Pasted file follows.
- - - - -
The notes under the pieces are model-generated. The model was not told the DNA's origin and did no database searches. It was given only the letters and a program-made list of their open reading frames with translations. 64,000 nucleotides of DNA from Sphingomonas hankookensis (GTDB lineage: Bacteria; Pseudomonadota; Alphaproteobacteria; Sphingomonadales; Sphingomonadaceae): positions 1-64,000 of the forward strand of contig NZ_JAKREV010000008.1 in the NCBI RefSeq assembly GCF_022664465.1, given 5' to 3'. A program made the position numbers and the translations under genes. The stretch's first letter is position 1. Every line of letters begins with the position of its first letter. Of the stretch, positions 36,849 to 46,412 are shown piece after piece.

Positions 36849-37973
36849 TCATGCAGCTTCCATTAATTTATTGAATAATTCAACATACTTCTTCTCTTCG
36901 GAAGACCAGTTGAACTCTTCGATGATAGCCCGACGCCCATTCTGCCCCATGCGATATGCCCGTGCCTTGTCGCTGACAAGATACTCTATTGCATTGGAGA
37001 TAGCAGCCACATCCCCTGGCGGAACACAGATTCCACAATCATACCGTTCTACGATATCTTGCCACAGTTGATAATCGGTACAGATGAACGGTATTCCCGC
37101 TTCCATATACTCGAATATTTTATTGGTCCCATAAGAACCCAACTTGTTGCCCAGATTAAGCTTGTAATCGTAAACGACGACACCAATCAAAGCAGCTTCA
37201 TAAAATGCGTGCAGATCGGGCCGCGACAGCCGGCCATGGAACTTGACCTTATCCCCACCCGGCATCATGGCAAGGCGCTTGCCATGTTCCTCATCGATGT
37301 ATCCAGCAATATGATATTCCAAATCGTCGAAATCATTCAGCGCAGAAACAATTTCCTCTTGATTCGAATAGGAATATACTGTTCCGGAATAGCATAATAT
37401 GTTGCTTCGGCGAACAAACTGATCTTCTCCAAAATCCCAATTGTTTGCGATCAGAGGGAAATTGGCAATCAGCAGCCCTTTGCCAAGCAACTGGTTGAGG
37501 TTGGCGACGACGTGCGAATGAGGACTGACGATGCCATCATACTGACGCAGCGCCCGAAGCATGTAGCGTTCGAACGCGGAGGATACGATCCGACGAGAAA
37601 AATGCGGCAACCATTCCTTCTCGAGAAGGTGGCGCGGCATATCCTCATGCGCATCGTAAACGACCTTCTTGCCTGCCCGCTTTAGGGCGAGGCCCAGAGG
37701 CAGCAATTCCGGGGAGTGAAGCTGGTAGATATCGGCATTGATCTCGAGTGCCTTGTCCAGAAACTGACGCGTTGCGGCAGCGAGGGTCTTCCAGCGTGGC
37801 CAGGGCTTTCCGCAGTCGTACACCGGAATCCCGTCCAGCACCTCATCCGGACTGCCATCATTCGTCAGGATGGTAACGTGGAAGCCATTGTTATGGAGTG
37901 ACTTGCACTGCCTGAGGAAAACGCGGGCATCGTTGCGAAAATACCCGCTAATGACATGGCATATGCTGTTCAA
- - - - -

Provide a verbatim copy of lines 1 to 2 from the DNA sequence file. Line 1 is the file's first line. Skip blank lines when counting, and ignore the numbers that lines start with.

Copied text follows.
The notes under the pieces are model-generated. The model was not told the DNA's origin and did no database searches. It was given only the letters and a program-made list of their open reading frames with translations. 64,000 nucleotides of DNA from Sphingomonas hankookensis (GTDB lineage: Bacteria; Pseudomonadota; Alphaproteobacteria; Sphingomonadales; Sphingomonadaceae): positions 1-64,000 of the forward strand of contig NZ_JAKREV010000008.1 in the NCBI RefSeq assembly GCF_022664465.1, given 5' to 3'. A program made the position numbers and the translations under genes. The stretch's first letter is position 1. Every line of letters begins with the position of its first letter. Of the stretch, positions 36,849 to 46,412 are shown piece after piece.

Positions 36849-37973